How to secure Nginx with Let's Encrypt on  Virtual Private Machine?


In today's business world a lot of people are using the website and web hosting services for their business and the reason behind it is that it is one of the easiest ways where one can easily get connected with the people around the world. Moreover today most of the people like to go with VPS server hosting option and the reason behind it is that it is available at very less price when compared to dedicated server and also get better hosting features from unlimited plans.


Using VPS server for your business gives you a lot of advantages and when you buy VPS server you will be provided with root access to your server. So with the help of root access, you can easily install, run, edit and delete any software, files, and data. So today if you are already using a web hosting solution for your business and now if you are looking for information on how to secure Nginx with Let's Encrypt on VPS hosting then here is the complete information on it.


Let’s Encrypt is a free and also an opensource certificate authority which is developed by the Internet Security Research Group (ISRG). And today if any certificates are issued by Let's Encrypt then it is trusted by most of the browsers.


Follow the below steps to secure Nginx with Let's Encrypt on VPS hosting:


>>>> Install Certbot


Certbot is a service which is written in python that can automate the tasl of obtaining and renewing the Let's Encrypt SSL certificates and also configures the web servers to use them.


--->>> So first you need to install the software-properties-common package in which you get the add-apt-repository tool which is needed for adding additional PPAs. So you need to update the system with the latest packages and install the package by using the below command


$      sudo apt update

$      sudo apt install software-properties-common


--->>> Once after installation you need to add the certbot PPA repository to your system so use the below command-


$      sudo add-apt-repository ppa:certbot/certbot


--->>> Next you need to update the packages list and you need to install the certbot package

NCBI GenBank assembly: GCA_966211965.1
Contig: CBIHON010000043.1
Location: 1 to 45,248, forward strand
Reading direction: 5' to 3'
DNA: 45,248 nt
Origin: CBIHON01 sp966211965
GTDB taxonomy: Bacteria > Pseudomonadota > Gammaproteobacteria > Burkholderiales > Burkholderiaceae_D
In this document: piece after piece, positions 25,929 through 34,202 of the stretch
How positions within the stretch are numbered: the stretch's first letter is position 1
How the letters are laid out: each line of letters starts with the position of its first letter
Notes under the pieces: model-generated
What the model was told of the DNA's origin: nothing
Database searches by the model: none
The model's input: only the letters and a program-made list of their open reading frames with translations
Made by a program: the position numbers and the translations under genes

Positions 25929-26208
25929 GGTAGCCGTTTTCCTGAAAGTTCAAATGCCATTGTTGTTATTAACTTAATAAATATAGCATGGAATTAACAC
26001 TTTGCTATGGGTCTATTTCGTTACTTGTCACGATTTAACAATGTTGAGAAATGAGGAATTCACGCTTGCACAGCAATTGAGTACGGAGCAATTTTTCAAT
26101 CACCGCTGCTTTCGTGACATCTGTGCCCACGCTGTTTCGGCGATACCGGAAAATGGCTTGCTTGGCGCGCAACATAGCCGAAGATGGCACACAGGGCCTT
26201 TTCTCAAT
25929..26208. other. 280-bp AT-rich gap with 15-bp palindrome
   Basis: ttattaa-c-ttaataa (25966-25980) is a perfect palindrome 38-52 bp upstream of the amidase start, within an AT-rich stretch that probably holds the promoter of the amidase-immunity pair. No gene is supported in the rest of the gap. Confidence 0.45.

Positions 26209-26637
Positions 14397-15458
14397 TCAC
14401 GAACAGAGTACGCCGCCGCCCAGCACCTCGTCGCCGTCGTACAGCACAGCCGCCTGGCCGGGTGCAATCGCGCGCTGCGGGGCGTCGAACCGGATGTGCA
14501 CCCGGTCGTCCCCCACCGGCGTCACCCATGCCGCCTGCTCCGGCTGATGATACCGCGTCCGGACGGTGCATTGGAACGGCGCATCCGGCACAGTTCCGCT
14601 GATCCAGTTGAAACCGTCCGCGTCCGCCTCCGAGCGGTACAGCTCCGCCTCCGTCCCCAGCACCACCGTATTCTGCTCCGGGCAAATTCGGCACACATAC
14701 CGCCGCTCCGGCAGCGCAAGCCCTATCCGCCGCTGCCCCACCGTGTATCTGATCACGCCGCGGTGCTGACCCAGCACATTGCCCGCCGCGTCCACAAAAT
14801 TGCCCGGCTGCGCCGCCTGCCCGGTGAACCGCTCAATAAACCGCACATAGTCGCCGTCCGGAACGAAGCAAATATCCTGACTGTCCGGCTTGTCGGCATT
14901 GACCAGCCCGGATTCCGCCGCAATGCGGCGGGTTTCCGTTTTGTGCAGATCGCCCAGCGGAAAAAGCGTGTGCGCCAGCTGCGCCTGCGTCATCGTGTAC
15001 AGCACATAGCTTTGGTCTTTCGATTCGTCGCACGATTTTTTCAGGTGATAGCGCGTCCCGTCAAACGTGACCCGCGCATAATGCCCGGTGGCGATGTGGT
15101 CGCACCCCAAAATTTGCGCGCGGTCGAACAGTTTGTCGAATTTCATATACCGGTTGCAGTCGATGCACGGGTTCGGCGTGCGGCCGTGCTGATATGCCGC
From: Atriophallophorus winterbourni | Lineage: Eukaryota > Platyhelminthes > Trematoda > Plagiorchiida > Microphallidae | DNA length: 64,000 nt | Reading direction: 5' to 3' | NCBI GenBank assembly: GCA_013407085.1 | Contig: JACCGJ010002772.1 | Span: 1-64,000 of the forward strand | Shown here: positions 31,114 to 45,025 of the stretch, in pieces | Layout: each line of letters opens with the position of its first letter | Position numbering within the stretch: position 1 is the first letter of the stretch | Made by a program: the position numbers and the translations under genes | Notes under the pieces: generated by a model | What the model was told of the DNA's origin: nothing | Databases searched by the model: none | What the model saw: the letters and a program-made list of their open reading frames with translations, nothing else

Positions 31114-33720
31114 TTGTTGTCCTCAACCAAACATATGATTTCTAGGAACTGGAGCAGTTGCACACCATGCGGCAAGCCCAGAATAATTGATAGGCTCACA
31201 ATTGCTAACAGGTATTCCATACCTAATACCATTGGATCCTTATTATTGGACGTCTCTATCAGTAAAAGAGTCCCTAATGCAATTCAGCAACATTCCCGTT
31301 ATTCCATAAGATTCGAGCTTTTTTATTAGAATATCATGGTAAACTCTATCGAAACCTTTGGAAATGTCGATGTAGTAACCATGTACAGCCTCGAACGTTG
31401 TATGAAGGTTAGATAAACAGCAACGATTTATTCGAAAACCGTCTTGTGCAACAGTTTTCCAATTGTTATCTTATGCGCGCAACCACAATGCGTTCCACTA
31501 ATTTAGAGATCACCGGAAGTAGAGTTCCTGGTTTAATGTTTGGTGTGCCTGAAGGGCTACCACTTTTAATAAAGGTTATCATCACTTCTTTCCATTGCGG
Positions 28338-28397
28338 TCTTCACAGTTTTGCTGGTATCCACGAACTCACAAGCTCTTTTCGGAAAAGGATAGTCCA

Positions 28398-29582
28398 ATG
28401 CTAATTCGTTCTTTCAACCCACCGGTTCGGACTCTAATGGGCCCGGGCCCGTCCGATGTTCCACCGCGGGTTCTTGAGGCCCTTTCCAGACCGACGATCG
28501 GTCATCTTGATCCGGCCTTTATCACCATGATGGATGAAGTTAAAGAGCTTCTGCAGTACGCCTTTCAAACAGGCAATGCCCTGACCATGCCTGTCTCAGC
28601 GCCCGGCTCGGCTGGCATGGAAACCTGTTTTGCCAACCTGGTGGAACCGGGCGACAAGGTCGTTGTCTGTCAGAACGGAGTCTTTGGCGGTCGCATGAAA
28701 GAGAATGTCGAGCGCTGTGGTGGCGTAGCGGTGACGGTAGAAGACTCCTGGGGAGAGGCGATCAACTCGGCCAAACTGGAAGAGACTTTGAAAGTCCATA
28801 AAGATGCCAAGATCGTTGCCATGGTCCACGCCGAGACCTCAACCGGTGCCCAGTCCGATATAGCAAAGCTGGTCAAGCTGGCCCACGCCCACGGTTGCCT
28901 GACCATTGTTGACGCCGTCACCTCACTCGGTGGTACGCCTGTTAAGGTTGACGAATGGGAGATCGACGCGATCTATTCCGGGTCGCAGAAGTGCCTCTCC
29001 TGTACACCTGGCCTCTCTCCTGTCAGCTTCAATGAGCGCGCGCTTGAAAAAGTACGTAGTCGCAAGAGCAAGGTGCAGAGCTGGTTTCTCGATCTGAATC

$    sudo apt update

$    sudo apt install certbot


>>>> Generate Strong Dh (Diffie-Hellman) Group


It is a method of secure exchanging of cryptographic keys over an unsecured communication channel. So to generate a new ser of 2048 bit DH parameters to strengthen the security use the below command-


$      sudo openssl dhparam -out /etc/ssl/certs/dhparam.pem 2048


>>>> Obtaining an SSL certificate


To obtain an SSL certificate to your domain you need to use Webroot plugin where it works by creating a temporary file for the requested domain in ${webroot-path}/.well-known/acme-challenge directory and Let's Encrypt validation server makes HTTP requests to validate that the DNS for the requested domain.


--->>> Use the below command to create the directory and make it writable for the Nginx server


$     mkdir -p /var/lib/letsencrypt/.well-known

$     chgrp www-data /var/lib/letsencrypt

$      chmod g+s /var/lib/letsencrypt


--->>> Now to avoid the duplicating code you need to create the following two snippets where you need to include all your Nginx server block files-




location ^~ /.well-known/acme-challenge/ {

 allow all;

 root /var/lib/letsencrypt/;

 default_type "text/plain";

 try_files $uri =404;





ssl_dhparam /etc/ssl/certs/dhparam.pem;


ssl_session_timeout 1d;

ssl_session_cache shared:SSL:50m;

ssl_session_tickets off;


ssl_protocols TLSv1 TLSv1.1 TLSv1.2;


ssl_prefer_server_ciphers on;


ssl_stapling on;